Flyers embrace tenuous situation, confident going home
Penguins center Jordan Staal, left, takes a stick to the face from the Flyers' Jaromir Jagr in the third period of Game 5 Friday at Consol Energy Center.
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Judging from the way the visitors' locker room at Consol Energy Center cleared out quickly, and from the stoic faces, the Philadelphia Flyers might have to keep reminding themselves they still lead this Eastern Conference first-round series against the Penguins.
There is no getting around the fact that a 3-0 lead in the best-of-seven set has morphed into a seemingly much more precarious 3-2 edge after the Penguins' 3-2 win Friday night.
Although the Penguins will face elimination for the third game in a row Sunday when the series shifts back to Wells Fargo Center, there will be increased uneasiness among the Flyers, something they plan on embracing.
"Pressure? I hope so because I love pressure," said Philadelphia center Claude Giroux, who was held to an assist after racking up 10 points in the first four games. "If the pressure's on us, that's good."
That doesn't change the fact that the Flyers have missed two chances to close out a team that was widely picked to be a favorite to win the Stanley Cup.
"Guys are obviously [ticked] off," Giroux said. "We would rather have finished it off, but we get to go in front of our fans. It's pretty wild in there. I have a pretty good feeling about Game 6."
The Penguins are trying to become just the fourth NHL team to come back from a 3-0 deficit to win a series. The fact that they have crept back into the series hasn't left Flyers coach Peter Laviolette shaken.
"Our group has a lot of confidence," he said. "Leaving here, there's a lot of confidence to go win a hockey game. ... But I don't see that the scope of it being Game 6 would change anything for us. ... If you're asking us about Game 6 back in our building, I have a lot of confidence in our guys."
The Flyers have lived by their special teams this series. Through the first four games, they were 9 of 15 on the power play -- the 60 percent success rate by far the best in these playoffs. They had killed just nine of the Penguins' 15 power plays, but had scored three short-handed goals to offset that.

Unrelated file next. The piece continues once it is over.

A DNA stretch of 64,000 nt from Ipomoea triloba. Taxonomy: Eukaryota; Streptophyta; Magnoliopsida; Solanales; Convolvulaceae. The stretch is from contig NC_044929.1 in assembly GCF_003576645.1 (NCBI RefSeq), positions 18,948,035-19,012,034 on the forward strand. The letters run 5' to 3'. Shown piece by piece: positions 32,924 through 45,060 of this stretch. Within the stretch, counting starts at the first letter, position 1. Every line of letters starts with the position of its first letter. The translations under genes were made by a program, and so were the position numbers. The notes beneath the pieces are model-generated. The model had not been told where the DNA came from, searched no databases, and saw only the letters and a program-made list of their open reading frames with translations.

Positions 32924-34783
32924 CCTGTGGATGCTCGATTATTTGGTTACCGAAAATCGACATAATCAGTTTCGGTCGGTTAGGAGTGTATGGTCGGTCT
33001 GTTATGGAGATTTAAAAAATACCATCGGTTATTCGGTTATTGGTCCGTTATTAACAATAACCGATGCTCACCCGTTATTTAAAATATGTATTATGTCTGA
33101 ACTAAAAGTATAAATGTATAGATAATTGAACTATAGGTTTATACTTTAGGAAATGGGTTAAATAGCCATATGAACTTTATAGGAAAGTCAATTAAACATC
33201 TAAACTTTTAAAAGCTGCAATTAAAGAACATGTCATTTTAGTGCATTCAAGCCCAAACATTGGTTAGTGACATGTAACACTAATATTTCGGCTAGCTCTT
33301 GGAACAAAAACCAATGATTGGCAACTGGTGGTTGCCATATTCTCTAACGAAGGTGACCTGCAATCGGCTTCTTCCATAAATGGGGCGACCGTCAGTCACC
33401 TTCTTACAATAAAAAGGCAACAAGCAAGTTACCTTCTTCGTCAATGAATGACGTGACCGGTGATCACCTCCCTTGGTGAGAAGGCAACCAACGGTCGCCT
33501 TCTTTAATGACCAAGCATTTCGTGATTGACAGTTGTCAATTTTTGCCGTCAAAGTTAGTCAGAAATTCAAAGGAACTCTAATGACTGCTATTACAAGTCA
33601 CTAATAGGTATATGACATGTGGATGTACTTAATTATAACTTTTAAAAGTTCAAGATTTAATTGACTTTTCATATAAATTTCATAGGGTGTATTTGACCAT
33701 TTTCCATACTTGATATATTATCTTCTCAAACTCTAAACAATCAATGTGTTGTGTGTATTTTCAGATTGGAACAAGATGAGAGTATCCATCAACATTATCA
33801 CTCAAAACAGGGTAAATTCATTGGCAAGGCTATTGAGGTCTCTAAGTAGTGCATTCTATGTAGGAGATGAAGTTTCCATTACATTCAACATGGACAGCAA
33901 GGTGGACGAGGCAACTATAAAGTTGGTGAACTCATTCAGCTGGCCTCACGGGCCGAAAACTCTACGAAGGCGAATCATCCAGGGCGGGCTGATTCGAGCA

For most of this game, relying on their special teams was working fairly well.
Their two goals came on power plays, one five-on-four situation and one five-on-three. That gave them 11 power-play goals for the series, tying a franchise record for a playoff series.
Their penalty-killing yielded a Penguins goal, a back-door play with Steve Sullivan scoring to tie it, 1-1, at 14:51 of the first period, but the Penguins' next two goals were even-strength.
Philadelphia hasn't scored an even-strength goal since the third period of Game 3.
"Our power play did another great job, but five-on-five we're getting badly outplayed, badly outscored," winger Scott Hartnell said.
The Flyers' big chance Friday came with a power play at 7:37 of the third period when Penguins winger Tyler Kennedy was penalized for slashing Hartnell with the Penguins clinging to their 3-2 lead.
Philadelphia rang up seven shots, many of them in tight and high-quality, but Penguins goaltender Marc-Andre Fleury thwarted every one.
"It was probably his best game of the series," Giroux said of Fleury. "But we're up, 3-2, going home in front of our fans. Obviously, we're not happy about the results [in Game 5], but the faster we put that behind us, the quicker we'll be focused for Game 6."
A strong third period may or may not have some carryover for the Flyers.
"You've got to take the positives out of a loss, even though this one hurts," Hartnell said.
Winger James van Riemsdyk, who played his first game of the series after recovering from a broken foot, wasn't buying the idea of latching onto the positives.
"We lost, so we're not going to be comfortable with anything," he said.
First Published April 21, 2012 12:45 am